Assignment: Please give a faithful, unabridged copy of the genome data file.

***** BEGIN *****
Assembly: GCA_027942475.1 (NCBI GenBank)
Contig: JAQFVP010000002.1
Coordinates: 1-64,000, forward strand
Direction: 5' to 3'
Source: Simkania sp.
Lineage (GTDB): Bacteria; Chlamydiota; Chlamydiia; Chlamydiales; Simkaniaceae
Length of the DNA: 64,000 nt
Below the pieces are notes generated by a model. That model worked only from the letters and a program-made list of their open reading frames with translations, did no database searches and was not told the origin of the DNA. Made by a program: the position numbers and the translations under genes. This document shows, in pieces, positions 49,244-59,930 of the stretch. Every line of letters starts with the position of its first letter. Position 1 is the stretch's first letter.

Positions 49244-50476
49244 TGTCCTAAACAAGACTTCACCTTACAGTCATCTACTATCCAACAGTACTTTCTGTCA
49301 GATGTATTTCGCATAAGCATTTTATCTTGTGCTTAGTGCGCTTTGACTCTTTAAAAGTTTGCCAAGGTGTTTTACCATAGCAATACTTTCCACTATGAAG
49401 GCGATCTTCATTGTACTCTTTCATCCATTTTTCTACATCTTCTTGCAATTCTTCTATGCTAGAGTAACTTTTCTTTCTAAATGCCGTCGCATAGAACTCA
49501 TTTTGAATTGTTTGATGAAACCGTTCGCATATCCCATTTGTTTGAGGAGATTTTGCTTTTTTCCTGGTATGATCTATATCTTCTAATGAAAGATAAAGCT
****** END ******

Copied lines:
Assembly: GCA_027942475.1 (NCBI GenBank)
Contig: JAQFVP010000002.1
Coordinates: 1-64,000, forward strand
Direction: 5' to 3'
Source: Simkania sp.
Lineage (GTDB): Bacteria; Chlamydiota; Chlamydiia; Chlamydiales; Simkaniaceae
Length of the DNA: 64,000 nt
Below the pieces are notes generated by a model. That model worked only from the letters and a program-made list of their open reading frames with translations, did no database searches and was not told the origin of the DNA. Made by a program: the position numbers and the translations under genes. This document shows, in pieces, positions 49,244-59,930 of the stretch. Every line of letters starts with the position of its first letter. Position 1 is the stretch's first letter.

Positions 49244-50476
49244 TGTCCTAAACAAGACTTCACCTTACAGTCATCTACTATCCAACAGTACTTTCTGTCA
49301 GATGTATTTCGCATAAGCATTTTATCTTGTGCTTAGTGCGCTTTGACTCTTTAAAAGTTTGCCAAGGTGTTTTACCATAGCAATACTTTCCACTATGAAG
49401 GCGATCTTCATTGTACTCTTTCATCCATTTTTCTACATCTTCTTGCAATTCTTCTATGCTAGAGTAACTTTTCTTTCTAAATGCCGTCGCATAGAACTCA
49501 TTTTGAATTGTTTGATGAAACCGTTCGCATATCCCATTTGTTTGAGGAGATTTTGCTTTTTTCCTGGTATGATCTATATCTTCTAATGAAAGATAAAGCT